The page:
Nielsen and the Wasteland
I received another online opinion survey the other day and clicked it into that bottomless pit of cyber-trash. Unsolicited surveys remind me not to join social networks or give out my e-mail address.
I went cold turkey on opinion surveys after a brief encounter with the Nielsen folks, the electronic snoopers who presume to survey television viewing habits. I was told that my family was part of a "select" group, suggesting that it was an honor to be chosen; that a gift was forthcoming; and that the data from my embedded device would influence the folks who select advertising and content for television programming. After a brief chat with the cold caller, I surmised that Nielsen families might be the real culprit for the banalities that pass for content -- news and entertainment -- on the American airwaves.
A little annoyed by the introductory pandering, I allowed as how a Nielsen box in my house might be an "honor" in the same sense that a court-ordered ankle bracelet is an honor. I asked the nice lady to define the demographic that ranks bad habits over privacy. Silence ensued.
I then suggested that the quickest way to audit viewing preferences was to pick up a TV guide and read the options: mind-numbing bimbo chat in the AM, banal bimbo soaps and cartoons in the PM, followed by twenty minutes of news trivia, amateur "talent" shows, faux "reality" shows in prime-time, and then a late-night orgy of celebrity onanism (see "wanker") and adolescent vulgarity. Hat tips to Dave Letterman, Conan O'Brien, and Craig Ferguson.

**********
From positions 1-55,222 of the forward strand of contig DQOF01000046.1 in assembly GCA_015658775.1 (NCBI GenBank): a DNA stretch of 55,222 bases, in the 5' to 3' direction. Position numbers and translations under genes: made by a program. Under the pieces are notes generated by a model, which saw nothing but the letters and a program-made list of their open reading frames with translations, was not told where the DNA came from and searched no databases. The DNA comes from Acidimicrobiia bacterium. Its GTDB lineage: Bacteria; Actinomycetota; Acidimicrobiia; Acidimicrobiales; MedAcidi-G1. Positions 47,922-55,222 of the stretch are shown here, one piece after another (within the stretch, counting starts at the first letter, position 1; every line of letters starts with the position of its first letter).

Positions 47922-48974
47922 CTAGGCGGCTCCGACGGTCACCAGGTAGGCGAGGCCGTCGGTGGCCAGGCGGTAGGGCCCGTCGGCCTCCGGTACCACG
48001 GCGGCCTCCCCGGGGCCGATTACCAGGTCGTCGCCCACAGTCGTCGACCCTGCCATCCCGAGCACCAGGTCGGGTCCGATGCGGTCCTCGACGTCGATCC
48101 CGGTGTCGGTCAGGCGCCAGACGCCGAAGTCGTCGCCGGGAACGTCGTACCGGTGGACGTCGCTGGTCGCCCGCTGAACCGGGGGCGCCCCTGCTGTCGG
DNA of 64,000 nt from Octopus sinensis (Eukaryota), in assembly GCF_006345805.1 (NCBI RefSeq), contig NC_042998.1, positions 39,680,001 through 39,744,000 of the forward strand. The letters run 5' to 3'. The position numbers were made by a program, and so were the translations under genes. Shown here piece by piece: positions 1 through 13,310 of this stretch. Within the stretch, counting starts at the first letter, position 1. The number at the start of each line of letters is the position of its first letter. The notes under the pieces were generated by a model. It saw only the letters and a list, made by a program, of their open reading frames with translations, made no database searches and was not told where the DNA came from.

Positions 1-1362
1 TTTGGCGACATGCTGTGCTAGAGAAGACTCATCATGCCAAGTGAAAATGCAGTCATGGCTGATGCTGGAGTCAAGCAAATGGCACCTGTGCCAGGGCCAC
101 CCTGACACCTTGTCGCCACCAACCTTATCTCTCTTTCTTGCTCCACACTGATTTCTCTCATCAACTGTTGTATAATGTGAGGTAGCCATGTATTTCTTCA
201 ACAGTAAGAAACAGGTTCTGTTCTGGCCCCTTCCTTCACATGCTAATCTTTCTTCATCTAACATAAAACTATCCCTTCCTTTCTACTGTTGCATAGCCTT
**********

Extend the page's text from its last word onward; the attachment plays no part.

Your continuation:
I told the Nielsen gal that my young niece, and her friend, wanted to watch a game show one evening while preparing dinner. Alas, we had to endure erectile dysfunction and sanitary napkin commercials -- twice each -- during a twenty-minute broadcast. I asked Lady Nielsen if opinion surveys would alter that regimen of pecker-pill adverts at mealtime. She was not amused. I was tempted to inquire if she had ever met a chap who actually had "an erection that lasted more than four hours." Fortunately, telephone etiquette prevailed.
I also asked the good lady if she monitored the opinions and habits of people who didn't watch much TV at all. More silence ensued.
I then volunteered that, in my experience as a former Intelligence professional, people subject to involuntary electronic or digital surveillance were a select, albeit unsavory, demographic. I further suggested that people who "volunteer" to implant electronic monitors in their homes might be worse still -- that is, folks who don't have a life.
In short, I speculated that flat-screen zombies might not be the best demographic for shaping culture. I also hinted that the Nielsen "family" might be a low common denominator. "Are you trying to hurt my feelings?" I enquired. More dead air.
I also asked how many people rejected Nielsen's TV diaries, set boxes, or the Orwellian "people" meter. She claimed not to have that information. Then I tried negotiation. I said that I would be happy to assist the 34,000 salaried soldiers at Nielsen -- for free -- if she would allow her troops to cut my grass once a week -- for free. She was certain that Nielsen didn't do lawns.